Former Gov. Rick Snyder now Defendant in Flint Water Case

On April 2, 2019, U.S. District Judge Judith E. Levy issued the decision in the consolidated Flint water litigation known as Carthan et al v. Snyder et al. The decision now permits the litigation to go forward against former Michigan Governor Rick Snyder. In a shocking turn of events after previously removing Snyder from the suit last year brought by city residents harmed by the poisoning of the municipal water supply, Judge Levy now agrees with plaintiffs allegations of “conscience shocking” conduct were “plausible” and reinstated former Governor Rick Snyder as a defendant in a class action lawsuit by the victims of the City of Flint Michigan’s now notorious water scandal.

The 128-page decision states: “Plaintiffs, residents and property owners in Flint, Michigan, were exposed to lead, legionella, and other contaminants within the municipal water supply.

They allege that defendants, a collection of government officials and private parties, caused or prolonged this exposure, injuring them and damaging their property.” Upon receiving notice of the judge’s decision, Theodore J. Leopold, the plaintiffs’ attorney stated: “The citizens of Flint were both forgotten and mistreated by those involved in the Flint water disaster.

To this day, residents continue to suffer because of the reckless decisions of senior state and local officials, as well as private contractors, and we hope to provide a measure of justice and some much-needed relief to those still struggling to recover.” In a statement released by the plaintiff’s legal team, Snyder and his administration had knowledge for months of the health risks the city’s transition to Flint River water would bring, including the risk of Legionnaires’ disease, before an official announcement was made and they concealed this information from the public.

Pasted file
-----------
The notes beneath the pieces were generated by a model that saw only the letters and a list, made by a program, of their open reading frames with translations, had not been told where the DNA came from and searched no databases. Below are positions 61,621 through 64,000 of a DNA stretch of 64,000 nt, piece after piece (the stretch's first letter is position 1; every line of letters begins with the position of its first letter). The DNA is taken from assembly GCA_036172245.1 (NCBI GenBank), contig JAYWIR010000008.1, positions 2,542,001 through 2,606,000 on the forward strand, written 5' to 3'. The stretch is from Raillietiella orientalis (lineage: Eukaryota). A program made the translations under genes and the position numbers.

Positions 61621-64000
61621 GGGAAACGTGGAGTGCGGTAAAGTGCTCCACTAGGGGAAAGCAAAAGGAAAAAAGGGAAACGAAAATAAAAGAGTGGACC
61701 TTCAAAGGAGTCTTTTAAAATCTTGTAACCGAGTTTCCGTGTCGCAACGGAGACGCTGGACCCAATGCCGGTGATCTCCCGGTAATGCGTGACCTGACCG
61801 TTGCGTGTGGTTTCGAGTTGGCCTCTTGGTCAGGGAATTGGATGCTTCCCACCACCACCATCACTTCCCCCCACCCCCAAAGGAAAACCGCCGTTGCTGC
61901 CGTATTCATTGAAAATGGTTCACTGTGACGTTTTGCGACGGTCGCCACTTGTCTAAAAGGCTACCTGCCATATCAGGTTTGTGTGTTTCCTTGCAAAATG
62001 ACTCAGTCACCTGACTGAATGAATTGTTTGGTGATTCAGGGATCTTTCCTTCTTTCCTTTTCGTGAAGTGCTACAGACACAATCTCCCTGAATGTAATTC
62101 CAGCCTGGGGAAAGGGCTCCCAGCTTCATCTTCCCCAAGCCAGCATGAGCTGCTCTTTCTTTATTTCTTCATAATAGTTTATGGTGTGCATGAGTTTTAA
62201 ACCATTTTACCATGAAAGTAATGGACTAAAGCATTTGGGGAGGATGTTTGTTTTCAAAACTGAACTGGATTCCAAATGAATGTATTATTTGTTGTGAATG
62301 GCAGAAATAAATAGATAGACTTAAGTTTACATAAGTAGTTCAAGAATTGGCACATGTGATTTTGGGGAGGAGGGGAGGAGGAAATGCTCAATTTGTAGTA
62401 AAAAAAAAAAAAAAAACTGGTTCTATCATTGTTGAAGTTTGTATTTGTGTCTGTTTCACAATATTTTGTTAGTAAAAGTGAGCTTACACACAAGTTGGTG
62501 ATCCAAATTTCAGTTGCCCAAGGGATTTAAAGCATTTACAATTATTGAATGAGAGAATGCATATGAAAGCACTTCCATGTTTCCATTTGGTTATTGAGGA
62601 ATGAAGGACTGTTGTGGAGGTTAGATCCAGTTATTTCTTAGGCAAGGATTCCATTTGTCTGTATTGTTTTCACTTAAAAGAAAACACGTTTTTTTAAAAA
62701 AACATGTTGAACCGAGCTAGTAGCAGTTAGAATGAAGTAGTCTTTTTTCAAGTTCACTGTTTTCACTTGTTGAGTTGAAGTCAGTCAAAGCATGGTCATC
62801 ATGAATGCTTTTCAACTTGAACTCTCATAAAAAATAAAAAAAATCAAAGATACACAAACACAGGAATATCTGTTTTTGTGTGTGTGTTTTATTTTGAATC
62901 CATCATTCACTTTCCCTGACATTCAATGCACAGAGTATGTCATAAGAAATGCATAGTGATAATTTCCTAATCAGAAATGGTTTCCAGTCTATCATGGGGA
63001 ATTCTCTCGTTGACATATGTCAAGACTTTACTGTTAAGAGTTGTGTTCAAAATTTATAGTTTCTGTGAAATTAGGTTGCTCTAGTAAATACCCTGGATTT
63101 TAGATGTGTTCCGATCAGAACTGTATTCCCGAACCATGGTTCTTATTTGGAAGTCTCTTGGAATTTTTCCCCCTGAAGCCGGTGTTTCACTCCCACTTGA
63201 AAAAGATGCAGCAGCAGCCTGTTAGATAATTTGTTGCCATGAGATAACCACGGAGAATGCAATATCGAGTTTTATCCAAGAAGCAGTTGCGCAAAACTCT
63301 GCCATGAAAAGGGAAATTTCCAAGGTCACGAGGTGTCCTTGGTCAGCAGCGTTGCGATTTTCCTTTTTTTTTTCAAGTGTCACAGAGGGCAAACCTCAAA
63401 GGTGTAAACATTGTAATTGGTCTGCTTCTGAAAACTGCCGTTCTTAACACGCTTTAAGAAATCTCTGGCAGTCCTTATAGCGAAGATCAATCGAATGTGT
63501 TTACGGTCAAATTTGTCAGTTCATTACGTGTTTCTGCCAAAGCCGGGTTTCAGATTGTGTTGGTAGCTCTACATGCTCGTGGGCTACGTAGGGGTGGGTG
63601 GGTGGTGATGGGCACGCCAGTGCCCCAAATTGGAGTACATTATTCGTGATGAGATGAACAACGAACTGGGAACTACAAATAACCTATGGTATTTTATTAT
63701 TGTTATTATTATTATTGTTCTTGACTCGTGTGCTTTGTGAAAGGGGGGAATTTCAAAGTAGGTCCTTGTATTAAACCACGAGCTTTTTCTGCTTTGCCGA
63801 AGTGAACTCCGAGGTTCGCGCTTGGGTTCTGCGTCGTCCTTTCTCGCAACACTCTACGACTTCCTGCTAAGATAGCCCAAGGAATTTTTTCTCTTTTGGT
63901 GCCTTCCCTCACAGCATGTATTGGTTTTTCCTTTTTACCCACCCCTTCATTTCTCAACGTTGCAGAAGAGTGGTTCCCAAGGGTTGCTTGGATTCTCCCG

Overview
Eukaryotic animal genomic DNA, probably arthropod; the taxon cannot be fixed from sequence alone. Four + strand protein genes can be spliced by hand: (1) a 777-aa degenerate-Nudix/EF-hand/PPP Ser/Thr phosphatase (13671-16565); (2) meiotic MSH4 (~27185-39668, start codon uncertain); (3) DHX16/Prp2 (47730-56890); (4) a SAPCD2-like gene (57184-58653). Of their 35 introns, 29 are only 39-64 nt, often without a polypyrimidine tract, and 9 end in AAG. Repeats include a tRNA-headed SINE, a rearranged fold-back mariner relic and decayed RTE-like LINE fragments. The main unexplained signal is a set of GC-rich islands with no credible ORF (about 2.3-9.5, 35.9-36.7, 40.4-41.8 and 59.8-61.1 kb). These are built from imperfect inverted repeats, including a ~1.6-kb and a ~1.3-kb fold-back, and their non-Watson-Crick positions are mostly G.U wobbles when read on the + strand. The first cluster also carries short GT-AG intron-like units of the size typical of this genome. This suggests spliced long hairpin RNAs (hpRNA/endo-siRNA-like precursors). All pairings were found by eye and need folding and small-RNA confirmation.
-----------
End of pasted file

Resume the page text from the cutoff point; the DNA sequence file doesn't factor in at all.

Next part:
Snyder’s attorneys issued no statement. Known on Twitter as @ Governor_Nerd and Instagram as @onetoughnerd, Snyder has gone silent on all platforms and has not provided any response to Judge Levy’s decision that states in part: if [Governor Snyder] had not covered up what he knew: “that could have helped abate the harm that they [plaintiffs] were still suffering.” “It is reasonable to infer that the rationale for the delay was in part because the Governor wanted to act as if the issue was resolved. But by downplaying the continuing risk of harm, the Governor undermined efforts to enact protective measures. And as with his initial form of indifference, this led to plaintiffs involuntarily ingesting lead and other contaminants, violating their bodily integrity.

These two ways of showing indifference represent a continuum of actions, more powerful combined than when viewed in isolation. They depict indifference in the form of deception, from the Governor’s unwillingness to admit the crisis, to his downplaying of its severity once it became public knowledge. Viewed as a whole, the allegations plausibly describe “conscience shocking” conduct. Governor Snyder’s actions were deliberately indifference and exhibited a callous disregard for plaintiffs’ right to bodily integrity.” “Rather than moving swiftly to protect the children and families of Flint, the state engaged in a cover-up which tragically led to preventable injuries and deaths of innocent Flint residents.” Michael L. Pitt, the other co-lead in the case offered on behalf of the plaintiffs, “Those responsible for creating and prolonging the Flint Water crisis will be held accountable.” It is estimated that Flint needs $167 million to fix the water problems. After three years, Flint still doesn’t have clean drinking water. The question remains: Why isn’t this a national emergency?


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